Brackets 23R and 23L have right-angle wings 23R1 and 23L1 which contain slots 23R2 and 23L2, respectively. Slots 23R2 and 23L2 fit over threaded studs 25L and 25R which extend from flanges 29L and 29R of drive dock 21. Kep nuts 25R1 and 25L1 are threaded onto studs 25R and 25L, respectively, to secure brackets 23R and 23L in place (A "kep nut" is a hexagonal nut having a captivated external star washer.).
FIG. 4 shows the inside face of mounting plate 22L which, except for tab 22L8, is symmetrical about centerline 40. Guide tracks 41, 42, 43 and 44 are formed as respective channels between ridges 45 which extend from the flat surface of mounting plate 22L. Ridges 45 are high enough to permit them to engage the heads of screws 24RF and 24RR and screws 24LF and 24LR, which are Filister head screws, and thereby support disk drive 21.
As shown in FIG. 4, each of guide tracks 41-44 is divided into three sections: a relatively narrow central section and two relatively wide end sections. The central sections should have a width which is slightly greater than the head diameters of screws 24RF, 24RR, 24LF and 24LR. The width of the end sections is slightly greater, to allow some vertical adjustment of the front screws (24RF, 24LF) and to make it easier to guide the mounting screws into the tracks. In the embodiment of FIG. 4, the central sections are 0.230 inches wide and the end sections are 0.310 inches wide.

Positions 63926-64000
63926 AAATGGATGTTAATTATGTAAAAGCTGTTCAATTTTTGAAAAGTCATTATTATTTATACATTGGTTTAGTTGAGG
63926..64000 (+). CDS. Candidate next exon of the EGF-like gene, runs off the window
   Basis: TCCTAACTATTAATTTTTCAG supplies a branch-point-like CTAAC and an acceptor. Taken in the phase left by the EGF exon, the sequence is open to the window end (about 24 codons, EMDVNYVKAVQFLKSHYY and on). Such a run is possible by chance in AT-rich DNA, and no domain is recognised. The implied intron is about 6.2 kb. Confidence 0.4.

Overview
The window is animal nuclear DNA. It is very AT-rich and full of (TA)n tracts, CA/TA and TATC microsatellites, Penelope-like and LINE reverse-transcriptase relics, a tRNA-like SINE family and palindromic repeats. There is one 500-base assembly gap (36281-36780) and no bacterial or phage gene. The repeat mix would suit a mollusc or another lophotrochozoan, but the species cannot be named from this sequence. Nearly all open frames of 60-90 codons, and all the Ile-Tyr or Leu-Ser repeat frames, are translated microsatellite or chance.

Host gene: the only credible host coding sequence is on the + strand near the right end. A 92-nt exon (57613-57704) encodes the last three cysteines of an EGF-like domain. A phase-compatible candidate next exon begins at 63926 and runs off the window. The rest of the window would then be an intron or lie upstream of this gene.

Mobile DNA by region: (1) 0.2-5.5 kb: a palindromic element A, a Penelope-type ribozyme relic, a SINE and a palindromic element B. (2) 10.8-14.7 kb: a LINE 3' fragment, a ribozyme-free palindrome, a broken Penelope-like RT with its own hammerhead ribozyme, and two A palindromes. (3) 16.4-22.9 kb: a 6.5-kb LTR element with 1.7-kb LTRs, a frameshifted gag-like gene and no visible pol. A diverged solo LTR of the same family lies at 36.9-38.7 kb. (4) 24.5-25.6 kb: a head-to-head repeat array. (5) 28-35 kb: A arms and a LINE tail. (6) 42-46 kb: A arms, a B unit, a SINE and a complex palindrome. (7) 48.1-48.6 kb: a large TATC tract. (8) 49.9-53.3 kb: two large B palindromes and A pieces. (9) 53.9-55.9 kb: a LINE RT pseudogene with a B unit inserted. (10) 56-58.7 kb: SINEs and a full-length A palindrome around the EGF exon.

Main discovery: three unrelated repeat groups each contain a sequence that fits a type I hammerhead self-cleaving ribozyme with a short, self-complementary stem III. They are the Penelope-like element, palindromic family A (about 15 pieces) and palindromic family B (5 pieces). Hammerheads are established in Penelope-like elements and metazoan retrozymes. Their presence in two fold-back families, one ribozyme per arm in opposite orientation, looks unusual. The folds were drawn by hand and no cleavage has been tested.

As shown in FIG. 2, the screws used to mount brackets 23R and 23L slide into track 41 when disk drive 20 is mounted. Track 41 is used to mount third-high drives, and accordingly disk drive 20 is a third-high drive. Tracks 42 and 44 are used to mount half-high drives, simultaneously, and track 43 is used to mount a full-high drive. The configurations of these drives as mounted are shown in FIG. 5A, which shows third-high drive 20 and two half-high drives 50 and 51, and FIG. 5B which shows third-high drive 20 and a single full-high drive 52.